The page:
Saturday, February 18, 2006

From sweet and innocent to pimp daddy in 30 seconds flat

We're closing in on my dad's birthday (March 13) and the anniversary of his death (April 2). Every year, starting about a month before his birthday, I suffer from brief moments of melancholy as I meander through my day. It happens less and less frequently as the years have gone by, but occasionally something still will trigger a memory and I'll have to retreat to my bedroom to catch my breath.

The Kid caught me in one such moment this afternoon. When he asked me what I was doing, I told him I was sad. Walking to the edge of my bed he put his hand on my knee and, mimicking my own sing-songy sympathy voice, gently asked what was the matter. I told him I was feeling lonely. He promptly climbed into my lap, gave me a giant hug, and whispered in my ear, "You shouldn't feel lonely. You're never alone when I'm here."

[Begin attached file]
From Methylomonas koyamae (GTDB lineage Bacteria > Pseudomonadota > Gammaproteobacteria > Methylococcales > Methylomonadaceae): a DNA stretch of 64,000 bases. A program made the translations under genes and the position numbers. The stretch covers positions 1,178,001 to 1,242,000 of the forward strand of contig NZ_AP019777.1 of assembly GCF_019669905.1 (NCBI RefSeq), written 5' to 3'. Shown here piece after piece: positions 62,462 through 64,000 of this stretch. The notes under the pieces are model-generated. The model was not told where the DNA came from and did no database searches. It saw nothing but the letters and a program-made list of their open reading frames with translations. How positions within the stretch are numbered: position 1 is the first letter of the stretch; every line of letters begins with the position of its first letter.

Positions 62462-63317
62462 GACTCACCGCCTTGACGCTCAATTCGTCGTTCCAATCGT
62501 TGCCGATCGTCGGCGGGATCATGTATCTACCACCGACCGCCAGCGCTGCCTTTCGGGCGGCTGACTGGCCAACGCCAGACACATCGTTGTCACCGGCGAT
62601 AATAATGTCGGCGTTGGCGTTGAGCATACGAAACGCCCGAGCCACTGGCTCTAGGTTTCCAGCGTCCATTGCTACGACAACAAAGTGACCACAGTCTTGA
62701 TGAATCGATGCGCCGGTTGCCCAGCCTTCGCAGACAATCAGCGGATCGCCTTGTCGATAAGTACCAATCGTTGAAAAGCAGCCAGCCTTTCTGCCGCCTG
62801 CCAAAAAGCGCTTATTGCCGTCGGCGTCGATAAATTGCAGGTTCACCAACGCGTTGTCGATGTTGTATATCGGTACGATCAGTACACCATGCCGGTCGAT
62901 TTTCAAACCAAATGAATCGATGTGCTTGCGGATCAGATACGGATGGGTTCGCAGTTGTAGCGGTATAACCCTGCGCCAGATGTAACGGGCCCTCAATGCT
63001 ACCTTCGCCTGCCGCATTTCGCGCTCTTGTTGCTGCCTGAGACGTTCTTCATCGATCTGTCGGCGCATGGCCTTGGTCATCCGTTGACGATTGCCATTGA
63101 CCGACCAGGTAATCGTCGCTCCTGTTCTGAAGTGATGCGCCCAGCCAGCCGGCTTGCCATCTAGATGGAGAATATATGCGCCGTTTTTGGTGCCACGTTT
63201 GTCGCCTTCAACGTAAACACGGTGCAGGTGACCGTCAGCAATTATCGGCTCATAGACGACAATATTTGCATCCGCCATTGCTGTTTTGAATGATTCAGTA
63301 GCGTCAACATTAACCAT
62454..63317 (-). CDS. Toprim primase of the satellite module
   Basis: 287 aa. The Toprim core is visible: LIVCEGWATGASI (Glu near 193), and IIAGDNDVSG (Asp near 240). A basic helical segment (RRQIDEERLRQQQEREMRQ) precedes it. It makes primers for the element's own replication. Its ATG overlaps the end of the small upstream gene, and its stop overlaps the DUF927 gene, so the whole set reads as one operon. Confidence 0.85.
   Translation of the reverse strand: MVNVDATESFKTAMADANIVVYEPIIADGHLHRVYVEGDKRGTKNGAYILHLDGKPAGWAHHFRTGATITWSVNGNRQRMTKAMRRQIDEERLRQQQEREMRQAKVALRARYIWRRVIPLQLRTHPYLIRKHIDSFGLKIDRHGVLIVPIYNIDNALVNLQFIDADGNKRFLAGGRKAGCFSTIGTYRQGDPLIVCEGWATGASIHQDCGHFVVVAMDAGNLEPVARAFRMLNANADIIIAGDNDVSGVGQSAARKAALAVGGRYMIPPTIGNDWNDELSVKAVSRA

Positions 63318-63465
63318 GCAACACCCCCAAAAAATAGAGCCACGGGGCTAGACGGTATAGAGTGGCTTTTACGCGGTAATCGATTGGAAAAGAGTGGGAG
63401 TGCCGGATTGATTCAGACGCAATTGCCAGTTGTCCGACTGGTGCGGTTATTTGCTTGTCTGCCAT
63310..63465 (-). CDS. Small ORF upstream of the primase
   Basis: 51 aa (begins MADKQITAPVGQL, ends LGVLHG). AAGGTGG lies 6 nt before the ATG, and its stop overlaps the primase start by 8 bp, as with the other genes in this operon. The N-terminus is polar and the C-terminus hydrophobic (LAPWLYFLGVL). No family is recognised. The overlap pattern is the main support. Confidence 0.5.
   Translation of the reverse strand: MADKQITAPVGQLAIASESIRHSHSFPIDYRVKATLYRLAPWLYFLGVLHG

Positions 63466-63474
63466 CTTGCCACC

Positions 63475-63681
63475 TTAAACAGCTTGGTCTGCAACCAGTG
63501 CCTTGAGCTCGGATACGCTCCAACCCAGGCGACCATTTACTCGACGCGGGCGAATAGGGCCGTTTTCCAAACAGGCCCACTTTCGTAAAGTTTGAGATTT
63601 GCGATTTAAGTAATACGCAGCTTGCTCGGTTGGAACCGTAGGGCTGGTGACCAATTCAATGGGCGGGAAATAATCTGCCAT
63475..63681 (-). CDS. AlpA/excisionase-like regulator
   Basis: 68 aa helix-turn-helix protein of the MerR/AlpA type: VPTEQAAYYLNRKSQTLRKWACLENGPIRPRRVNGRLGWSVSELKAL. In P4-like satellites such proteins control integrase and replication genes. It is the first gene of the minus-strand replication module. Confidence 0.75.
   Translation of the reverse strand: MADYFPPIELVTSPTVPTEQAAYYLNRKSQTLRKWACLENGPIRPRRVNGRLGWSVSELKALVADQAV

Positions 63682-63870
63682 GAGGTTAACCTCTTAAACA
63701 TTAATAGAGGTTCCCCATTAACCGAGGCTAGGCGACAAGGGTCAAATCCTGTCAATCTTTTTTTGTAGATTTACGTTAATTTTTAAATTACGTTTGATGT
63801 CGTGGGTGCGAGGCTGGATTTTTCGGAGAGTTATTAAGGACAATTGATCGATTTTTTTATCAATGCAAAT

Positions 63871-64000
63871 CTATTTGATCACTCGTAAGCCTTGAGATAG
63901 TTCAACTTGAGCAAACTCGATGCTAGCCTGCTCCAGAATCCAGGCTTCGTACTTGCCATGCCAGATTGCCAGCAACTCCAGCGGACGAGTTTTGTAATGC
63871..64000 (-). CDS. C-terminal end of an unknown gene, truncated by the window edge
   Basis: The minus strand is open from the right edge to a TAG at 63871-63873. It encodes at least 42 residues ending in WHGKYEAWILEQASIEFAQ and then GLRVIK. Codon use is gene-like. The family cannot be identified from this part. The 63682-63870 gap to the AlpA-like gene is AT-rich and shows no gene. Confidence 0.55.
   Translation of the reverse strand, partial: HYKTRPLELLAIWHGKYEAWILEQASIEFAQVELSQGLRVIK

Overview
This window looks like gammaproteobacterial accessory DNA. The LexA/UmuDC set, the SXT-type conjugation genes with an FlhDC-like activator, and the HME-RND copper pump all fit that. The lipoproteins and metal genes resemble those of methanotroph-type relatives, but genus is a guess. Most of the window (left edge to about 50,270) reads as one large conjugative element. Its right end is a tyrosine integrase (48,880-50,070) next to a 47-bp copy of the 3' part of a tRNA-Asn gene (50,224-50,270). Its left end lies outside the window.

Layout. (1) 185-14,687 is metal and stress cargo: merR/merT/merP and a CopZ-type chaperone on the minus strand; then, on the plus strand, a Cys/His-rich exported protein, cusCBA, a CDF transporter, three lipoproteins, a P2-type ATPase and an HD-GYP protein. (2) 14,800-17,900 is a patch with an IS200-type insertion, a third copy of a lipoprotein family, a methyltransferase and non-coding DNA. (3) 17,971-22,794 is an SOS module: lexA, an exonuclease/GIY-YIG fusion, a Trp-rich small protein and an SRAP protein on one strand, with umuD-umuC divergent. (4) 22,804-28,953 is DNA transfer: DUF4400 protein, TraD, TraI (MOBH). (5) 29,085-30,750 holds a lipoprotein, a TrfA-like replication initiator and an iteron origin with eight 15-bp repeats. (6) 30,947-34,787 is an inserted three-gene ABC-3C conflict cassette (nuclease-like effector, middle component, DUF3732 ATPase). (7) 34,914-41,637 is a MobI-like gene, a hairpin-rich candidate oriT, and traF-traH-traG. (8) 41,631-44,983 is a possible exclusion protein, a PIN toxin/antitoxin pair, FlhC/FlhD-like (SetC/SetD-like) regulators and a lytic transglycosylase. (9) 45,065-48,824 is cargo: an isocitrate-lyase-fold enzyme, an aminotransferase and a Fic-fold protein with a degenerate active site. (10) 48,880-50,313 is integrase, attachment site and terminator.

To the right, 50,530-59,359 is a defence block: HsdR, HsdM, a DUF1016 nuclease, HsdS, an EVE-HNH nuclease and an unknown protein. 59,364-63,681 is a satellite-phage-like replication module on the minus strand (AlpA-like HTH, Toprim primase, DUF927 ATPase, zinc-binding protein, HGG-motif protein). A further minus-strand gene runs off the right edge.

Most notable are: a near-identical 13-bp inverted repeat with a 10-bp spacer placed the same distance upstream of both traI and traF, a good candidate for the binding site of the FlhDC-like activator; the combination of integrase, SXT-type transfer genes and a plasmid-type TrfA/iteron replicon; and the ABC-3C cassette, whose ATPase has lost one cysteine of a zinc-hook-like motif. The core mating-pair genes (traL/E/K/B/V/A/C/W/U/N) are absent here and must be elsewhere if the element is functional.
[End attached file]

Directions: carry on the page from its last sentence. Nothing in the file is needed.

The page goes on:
I know he was only stating the obvious - at least from a four year old's hyper-logical perspective - which is that you can't be lonely if there's currently someone within 20 feet of you. But it's often in their innocence that children make the most profound statements, and it was exactly what I needed to hear.

We snuggled for a minute, and then he made a suggestion: if I'm lonely, maybe I should invite people over more often. Good advice, right? Except I'm paraphrasing. Here's what he actually said:

"...cuz you know, Mom, you don't have hardly any guys coming over anymore. Only ONE comes over a lot. Why don't you just have more different guys come over to play with you, instead of only ONE?"

I say again: it's often in their innocence that children make the most profound statements.

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